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Tea Sets

Tea Sets

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Tea cup sets, Teapots, Saucers, Mugs, Accessories and Gift sets

The English Tea Store is your one stop shop for everything tea. Whether you are looking for imported tea from the UK or a lovely new ceramic tea set from the company, Amsterdam we have got a teatime set up. We got a hot deal on our English Tea Store Brand Solid Color Porcelain Tea Set that includes everything you need to get started, minus the tea! It comes with saucers, mugs and a teapot.

We also carry Individual Tea Set Pieces including sugar and creamer sets, teapots and saucers that will look great no matter what you match them with! Because we cater to every budget, we offer individual teacups and saucers along with a range of sets from our basic service for one or two to elegant multiple-piece dinner service tea sets with matching plates, serving trays, cake stands and more.

Our collections include Wedgwood, Royal Doulton, English Heirloom and Royal Albert. Shop our Teaz Café, Genuine Brown Betty, Adagio, Coastline Imports, Burton + Burton, Thistledown and Amsterdam brands. Choose your tea set in porcelain, ceramic, stoneware or fine bone china.

We have miniature tea sets that are a very popular collectible. We also have tea sets you will want to use any day! And even some that you will want to break out for special occasions! If you have any questions, don't hesitate to ask our staff. They are very knowledgeable and more than happy to help you with whatever your concern or inquiry may be.

The English Tea Store is used by restaurants and catering services all over the world for their needs.

What does a full tea set consist of?

A full tea set consists of a matching set of pieces used for serving tea. These sets come in everything from porcelain, fine china, stainless steel, glass, metallic, enamel to bamboo and wood. These sets typically come with a teapot for serving the tea from, teacups for the host and guests to partake from. The number of cups within a set range anywhere from 5-6 cups, even upwards to 12. An equivalent number of saucers are used to place under the teacups with stirrers and or spoons of the same amount. A milk or creamer jug and a sugar pitcher for dispensing sugar. What is considered to be a part of the tea set is also a serving tray that is to be used to carry everything mentioned previously and a kettle.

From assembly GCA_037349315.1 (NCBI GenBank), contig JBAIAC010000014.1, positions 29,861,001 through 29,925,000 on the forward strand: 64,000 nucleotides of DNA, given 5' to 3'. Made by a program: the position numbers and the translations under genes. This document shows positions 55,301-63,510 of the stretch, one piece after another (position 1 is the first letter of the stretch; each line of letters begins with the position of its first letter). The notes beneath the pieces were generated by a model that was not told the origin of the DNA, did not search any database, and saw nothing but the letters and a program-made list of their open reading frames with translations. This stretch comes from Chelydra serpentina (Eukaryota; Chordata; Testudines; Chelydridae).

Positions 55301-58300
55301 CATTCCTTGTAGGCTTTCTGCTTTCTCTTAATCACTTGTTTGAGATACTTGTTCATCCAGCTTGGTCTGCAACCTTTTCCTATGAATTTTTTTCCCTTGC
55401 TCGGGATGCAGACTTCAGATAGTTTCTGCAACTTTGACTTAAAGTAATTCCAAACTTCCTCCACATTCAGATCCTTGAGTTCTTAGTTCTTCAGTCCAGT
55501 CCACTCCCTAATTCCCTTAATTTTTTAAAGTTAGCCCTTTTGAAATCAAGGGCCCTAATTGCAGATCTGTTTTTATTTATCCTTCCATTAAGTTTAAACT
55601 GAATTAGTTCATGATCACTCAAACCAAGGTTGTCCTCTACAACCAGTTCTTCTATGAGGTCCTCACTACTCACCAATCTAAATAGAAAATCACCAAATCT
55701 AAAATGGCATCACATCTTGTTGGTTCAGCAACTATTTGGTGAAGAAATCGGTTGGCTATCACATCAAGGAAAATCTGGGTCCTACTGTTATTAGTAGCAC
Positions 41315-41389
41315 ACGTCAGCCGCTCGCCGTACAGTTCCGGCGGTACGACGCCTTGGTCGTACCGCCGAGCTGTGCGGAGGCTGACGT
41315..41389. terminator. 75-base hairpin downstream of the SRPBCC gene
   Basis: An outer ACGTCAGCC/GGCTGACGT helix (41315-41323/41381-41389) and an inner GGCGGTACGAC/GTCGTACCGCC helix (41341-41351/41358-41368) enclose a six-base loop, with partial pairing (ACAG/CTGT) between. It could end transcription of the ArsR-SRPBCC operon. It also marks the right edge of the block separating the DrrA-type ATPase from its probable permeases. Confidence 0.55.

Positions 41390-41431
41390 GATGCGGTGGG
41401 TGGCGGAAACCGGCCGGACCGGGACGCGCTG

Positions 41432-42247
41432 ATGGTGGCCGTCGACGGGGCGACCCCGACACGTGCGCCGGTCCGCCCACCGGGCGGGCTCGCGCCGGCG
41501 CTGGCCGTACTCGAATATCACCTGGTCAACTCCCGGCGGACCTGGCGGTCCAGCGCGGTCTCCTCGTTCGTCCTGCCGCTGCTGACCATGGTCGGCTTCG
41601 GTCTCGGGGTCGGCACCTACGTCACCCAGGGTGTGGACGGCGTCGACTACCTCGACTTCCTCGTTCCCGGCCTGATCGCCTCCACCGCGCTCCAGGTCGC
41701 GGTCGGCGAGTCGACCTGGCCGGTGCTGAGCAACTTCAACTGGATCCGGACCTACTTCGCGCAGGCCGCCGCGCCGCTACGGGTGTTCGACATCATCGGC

How to set tea table?

To set your tea table properly, there are a few specifics that go into this task. Mind you, proper European etiquette is set to accommodate right-handers considering most of the population is right-handed.

  1. The first thing you will do is place a tablecloth over the table, so as to avoid any spills that may occur.
  2. Next, for each guest or seat, place a medium to small sized luncheon plate in the center, this will be used as a focal point and for whatever snacks may be served.
  3. After that, a salad fork will go to the left of the plate and a butter knife on the right used for spreading jam and such on pastries or on other nibbles.
  4. A teacup with a saucer will go the right of the plate. The handle of the teacup should be facing at a 3 to 4 o' clock for easy access. A teaspoon for stirring in sugar, creamers or honey will go on the outer rim of the saucer facing upwards.
  5. A folded napkin will go next to the salad fork on the left with the open end facing away.
  6. A pastry fork will go directly above the plate with its handle facing the left.
  7. Butter, jam or clotted cream may be placed to the left of the luncheon plate.
  8. The tea strainer will be above the teacup.
  9. The teapot shall be placed on the right with its end facing the left.
  10. A Water glass will go above the plate.
  11. Sugar, tongs and milk will be top center with sugar more to the left and milk to the right of the serving tray.

What is a tea set called?

A tea set may also be called a tea service.

What is a traditional Japanese tea set called?

A tall Japanese teacup without a handle and usually made of ceramic is referred to as "yunomi." While the term for a Japanese teapot is known as "kyūsu," used primarily for brewing green tea.